Readers of my articles know I spend little time focusing on biotech stocks. The science behind these companies is often so arcane that analyzing these firms to find the best stocks to invest in is best left to people with a serious grounding in medicine.
Even if a biotechnology company's approach is straightforward and understandable, many other factors can trip up an investor -- from disappointing clinical trials to a cash-poor balance sheet to a fickle Food & Drug Administration (FDA) advisory panel.
Yet just I've come across a biotech company that:
• Employs an easy-to-grasp approach to treating cancer tumors
• Has shown very strong clinical data thus far
• Is lining up important partners
• Has the cash to tide it over for now
• And most important, is on the cusp of a major set of milestones that could catalyze shares.
It's actually a stock I've discussed a few times before. I first discussed Celsion (Nasdaq: CLSN) roughly 10 months ago in a profile of three up-and-coming biotech stocks. Though the two other picks took off like a rocket, Celsion's shares stumbled as the months went on.
Yet in the past few quarters, this stock has really gained traction. I encourage you to read this update that I wrote in June, because it goes into greater-depth about Celsion's breakthrough ThermoDox technology, which uses heat to boost the effectiveness of tumor-treating drugs.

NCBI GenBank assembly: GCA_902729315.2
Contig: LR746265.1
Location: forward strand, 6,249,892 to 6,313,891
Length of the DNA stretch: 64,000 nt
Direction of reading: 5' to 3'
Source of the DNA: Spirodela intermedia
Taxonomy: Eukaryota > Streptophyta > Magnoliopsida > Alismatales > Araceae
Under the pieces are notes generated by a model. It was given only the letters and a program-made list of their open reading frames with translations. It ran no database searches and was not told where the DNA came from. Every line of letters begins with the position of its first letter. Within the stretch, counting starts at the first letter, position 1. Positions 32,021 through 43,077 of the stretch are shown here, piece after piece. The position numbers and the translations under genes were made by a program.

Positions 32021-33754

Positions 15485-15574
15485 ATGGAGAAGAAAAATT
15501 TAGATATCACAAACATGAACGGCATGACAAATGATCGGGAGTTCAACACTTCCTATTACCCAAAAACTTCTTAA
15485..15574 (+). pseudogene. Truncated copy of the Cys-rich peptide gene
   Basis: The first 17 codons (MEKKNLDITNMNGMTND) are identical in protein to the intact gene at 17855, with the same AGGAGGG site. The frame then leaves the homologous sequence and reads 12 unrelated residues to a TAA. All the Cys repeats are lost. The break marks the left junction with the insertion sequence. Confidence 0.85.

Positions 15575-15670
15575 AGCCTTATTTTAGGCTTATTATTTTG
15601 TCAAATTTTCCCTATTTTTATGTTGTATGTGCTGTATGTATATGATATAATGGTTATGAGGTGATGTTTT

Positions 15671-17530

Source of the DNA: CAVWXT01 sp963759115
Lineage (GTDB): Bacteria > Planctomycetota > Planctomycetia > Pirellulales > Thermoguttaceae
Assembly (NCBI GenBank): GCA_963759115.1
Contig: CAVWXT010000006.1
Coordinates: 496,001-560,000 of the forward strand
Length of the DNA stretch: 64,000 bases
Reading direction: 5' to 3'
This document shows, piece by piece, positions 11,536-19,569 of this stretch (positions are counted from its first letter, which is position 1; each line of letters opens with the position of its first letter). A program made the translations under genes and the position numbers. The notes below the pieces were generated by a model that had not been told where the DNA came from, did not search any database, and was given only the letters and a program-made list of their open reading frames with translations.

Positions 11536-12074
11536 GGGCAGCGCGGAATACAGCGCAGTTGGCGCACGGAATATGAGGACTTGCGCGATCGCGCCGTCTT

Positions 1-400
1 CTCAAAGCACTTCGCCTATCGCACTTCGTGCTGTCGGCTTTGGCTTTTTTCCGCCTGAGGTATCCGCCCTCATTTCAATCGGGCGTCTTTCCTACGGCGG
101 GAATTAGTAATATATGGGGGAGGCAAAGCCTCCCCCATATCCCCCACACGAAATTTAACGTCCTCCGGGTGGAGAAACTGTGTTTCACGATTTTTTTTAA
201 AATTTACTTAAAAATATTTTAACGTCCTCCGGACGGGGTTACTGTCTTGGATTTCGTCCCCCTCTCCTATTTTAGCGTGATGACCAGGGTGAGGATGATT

Shares have risen another 15% since then, but so much further upside remains that I've decided to add Celsion to my $100,000 Real-Money Portfolio. It's an unusual pick for this portfolio, as it lacks the clear downside support near current levels. But that's simply the nature of a development stage biotech: There is more risk, and a key setback could lead to sharp losses. Still, the reward here appears to outweigh the risks in a big way.
Equally important, Celsion is getting much closer to the finish line. It could be generating sales within a few quarters -- if all falls into place. As I noted before, ThermoDox clinical trials are set to wrap up in a few months, and with fast-track and orphan-drug status in hand, we might see sales begin soon thereafter.
An updated outlook
In addition to signing a deal with China's major pharma company Zhenjian Hisun Pharmaceutical in May to manufacture ThermoDox in that country, here's what has transpired since:
- On June 28, Celsion announced it had secured a $10 million loan from Oxford Finance and Horizon Technology Finance Corp. (Nasdaq: HRZN). Half of this loan has already been disbursed and the other half will come when certain clinical milestones are met.
- On Aug. 7, Celsion announced a partnership with medical device firm Philips Electronics (NYSE: PHG) to start testing ThermoDox in conjunction with Philips' ultrasound-based heat-delivery machines. The two firms will commence Phase II trials in the next six months, implying possible market entry in 2014 or 2015.